Toward the end of Cees Nooteboom’s novel In the Dutch Mountains, the novelist-narrator—by this point all but indistinguishable from Nooteboom himself—gets into a debate about truth and fiction with the shades of Plato, Milan Kundera, and Hans Christian Andersen. Why, asks the Nooteboom figure, do I have this irrepressible desire to fictionalize, to tell lies? (Adrienne Dixon mistranslates this as an “irresponsible” desire.) “From unhappiness,” answers Andersen. “But you are not unhappy enough. That’s why you can’t bring it off.” (“That’s why you can’t do it,” translates Dixon.)
This is the most penetrating of the self-insights in a novel which—like the rest of Nooteboom’s fiction—is as much about its own processes and raisons d’être as it is about the fictitious activities of its personages. For despite contortions of self-reflexiveness that in another writer (Samuel Beckett, for instance) might give rise to agonies of the spirit, Nooteboom and his narrator-avatars strike one as too urbane, too much at home in the world, to genuinely suffer. This—as his Hans Christian Andersen suggests—is Nooteboom’s peculiar misfortune as writer: that he is too intelligent, too sophisticated, too cool, to be able to commit himself to the grand illusioneering of realism, yet too little anguished by this fate—this expulsion from the imaginative world of the heartfelt—to work it up into a tragedy of its own.
At one of its reflexive levels, Nooteboom’s fiction has of necessity been about a search for a level of feeling that can be carried over undiminished into literary creativity. In one novel, The Following Story (1991; English translation 1993), an account of the love of the bumbling classics teacher Herman Mussert, a.k.a. Dr. Strabo the travel-guide writer, for his student Lisa d’India, he has been able to tap into feeling that is both passionate and creative. In the novella A Song of Truth and Semblance (1981; English translation 1984) the writer-hero and his nineteenth-century characters inhabit the same rooms and even the same emotional space: life, eros, and fiction seem to be on the brink of interpenetrating when Nooteboom falters, terminating what had promised to be the most eerily Jamesian of his tales with a trick ending. And in In the Dutch Mountains, Andersen’s diagnosis turns out to be right: for all the wit, for all the insight into the self and its fictions, for all the elegance of style, there is finally not enough feeling to drive the story forward.
In the Dutch Mountains began as a story under the title “The Snow Queen.” It was intended to be filmed, but the film was never made. Based on the Andersen story, it plays on its debt to Andersen quite openly.
“The Snow Queen” is one of Andersen’s most remarkable tales, a plea for the precious uniqueness of childhood, an appeal against the premature induction of the child into rationality. Little Kai is stolen by the Snow Queen and kept captive in her castle in the far, cold North. His faithful playmate Gerda goes in quest of him. After many adventures and tribulations she arrives, borne on the back of a reindeer, at the Snow Queen’s great hall of ice. Here she finds Kai, blue with cold, playing an endless solitary game, trying to fit shards of ice together like pieces of a broken mirror. Her warm tears melt the ice around Kai’s heart, and he is freed from the Queen’s spell.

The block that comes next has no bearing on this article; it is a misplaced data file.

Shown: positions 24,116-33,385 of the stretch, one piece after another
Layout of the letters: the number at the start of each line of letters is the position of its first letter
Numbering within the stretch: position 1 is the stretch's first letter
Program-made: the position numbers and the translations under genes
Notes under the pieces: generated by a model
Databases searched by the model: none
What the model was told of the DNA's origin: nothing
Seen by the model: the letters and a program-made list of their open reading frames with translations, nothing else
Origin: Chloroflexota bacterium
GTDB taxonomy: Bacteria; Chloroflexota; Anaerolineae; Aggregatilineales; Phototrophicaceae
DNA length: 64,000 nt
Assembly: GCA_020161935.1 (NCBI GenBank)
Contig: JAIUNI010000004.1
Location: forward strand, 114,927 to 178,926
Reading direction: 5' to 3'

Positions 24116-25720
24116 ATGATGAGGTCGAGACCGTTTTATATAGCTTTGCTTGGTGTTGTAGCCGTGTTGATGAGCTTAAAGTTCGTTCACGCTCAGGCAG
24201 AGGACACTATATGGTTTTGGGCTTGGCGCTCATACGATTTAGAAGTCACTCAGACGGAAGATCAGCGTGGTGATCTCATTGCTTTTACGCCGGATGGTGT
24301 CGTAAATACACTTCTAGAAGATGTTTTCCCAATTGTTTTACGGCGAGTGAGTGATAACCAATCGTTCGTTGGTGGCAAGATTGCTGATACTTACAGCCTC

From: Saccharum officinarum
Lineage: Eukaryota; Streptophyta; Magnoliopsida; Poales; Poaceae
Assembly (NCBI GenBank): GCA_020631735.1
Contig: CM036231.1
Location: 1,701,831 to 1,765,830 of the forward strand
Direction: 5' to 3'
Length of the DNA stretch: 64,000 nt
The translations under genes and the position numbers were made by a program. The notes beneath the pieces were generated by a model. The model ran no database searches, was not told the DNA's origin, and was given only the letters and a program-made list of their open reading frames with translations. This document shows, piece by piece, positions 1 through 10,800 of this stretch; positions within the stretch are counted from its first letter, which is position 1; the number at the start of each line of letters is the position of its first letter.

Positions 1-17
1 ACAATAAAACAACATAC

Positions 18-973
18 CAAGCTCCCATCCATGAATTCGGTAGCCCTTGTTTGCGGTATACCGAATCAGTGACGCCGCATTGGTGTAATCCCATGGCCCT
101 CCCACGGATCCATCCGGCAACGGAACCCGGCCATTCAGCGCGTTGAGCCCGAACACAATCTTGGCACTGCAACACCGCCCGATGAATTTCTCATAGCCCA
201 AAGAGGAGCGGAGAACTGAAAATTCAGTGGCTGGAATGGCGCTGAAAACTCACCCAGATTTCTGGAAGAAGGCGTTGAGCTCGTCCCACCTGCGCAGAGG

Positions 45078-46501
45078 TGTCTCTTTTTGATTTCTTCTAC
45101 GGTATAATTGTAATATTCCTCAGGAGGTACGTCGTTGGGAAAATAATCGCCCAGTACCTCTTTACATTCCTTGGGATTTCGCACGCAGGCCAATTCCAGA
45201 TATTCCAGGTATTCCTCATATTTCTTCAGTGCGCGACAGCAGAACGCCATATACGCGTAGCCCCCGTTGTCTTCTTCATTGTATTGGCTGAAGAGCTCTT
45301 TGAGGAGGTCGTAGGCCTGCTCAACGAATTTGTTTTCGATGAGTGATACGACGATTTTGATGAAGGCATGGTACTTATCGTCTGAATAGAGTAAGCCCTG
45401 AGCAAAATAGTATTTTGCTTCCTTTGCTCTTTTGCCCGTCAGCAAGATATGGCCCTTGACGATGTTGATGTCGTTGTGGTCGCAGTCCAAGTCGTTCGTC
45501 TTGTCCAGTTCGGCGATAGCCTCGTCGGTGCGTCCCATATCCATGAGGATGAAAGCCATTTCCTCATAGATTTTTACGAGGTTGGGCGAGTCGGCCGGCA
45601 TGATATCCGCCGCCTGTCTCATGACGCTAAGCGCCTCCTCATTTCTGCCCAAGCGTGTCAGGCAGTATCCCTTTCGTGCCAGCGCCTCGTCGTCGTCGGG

In Nooteboom’s version, Andersen’s children become Kai and Lucia, a perfectly handsome, perfectly happy young couple who make a living as illusionists in the theater. In their act Kai blindfolds Lucia and holds up an object before her, which she then “sees.” Their serene perfection (they are of one mind; they are continually compared with the reunited halves of a self that, as in the fable of Plato’s Symposium, has been split in two) arouses the envy of a mysterious femme fatale, who has Kai kidnaped and whisked off to her castle. There she keeps him in thrall, obliterating his memories of Lucia, subjecting him to her lust. For his coldly beautiful mistress Kai feels both fear and unwilling desire: her eyes are like “tunnels of glass and ice that led to a world where it was so cold that, if you penetrated too far into it, you would freeze to death.”
But Lucia has not forgotten him. Guided by a fairy-godmother figure who playfully metamorphoses into a reindeer, she tracks him down; with the aid of the police, the wicked queen is killed and Kai rescued.
This is pretty much Nooteboom’s central story. Kai and Lucia are no more individualized than the hero and heroine of any fairy tale. Lucia has “blue eyes like a summer sky,… lips…red as cherries,…teeth white as milk”: as her creator candidly admits, she is constructed according to “the conventions of European literary culture.” Their adventures take place against a vaguely realized Ruritanian background; for the rescue of Kai the clichés of the escapist thriller are unabashedly called upon.
Together with the shadow of Andersen’s original, this version of the Snow Queen story constitutes the pretext of Nooteboom’s novel. But the pretext is surrounded by a substantial frame, namely, the story of how the Snow Queen story gets to be told; and the frame story—in a move by now common in post-realist fiction—takes over the status of being the “real” story.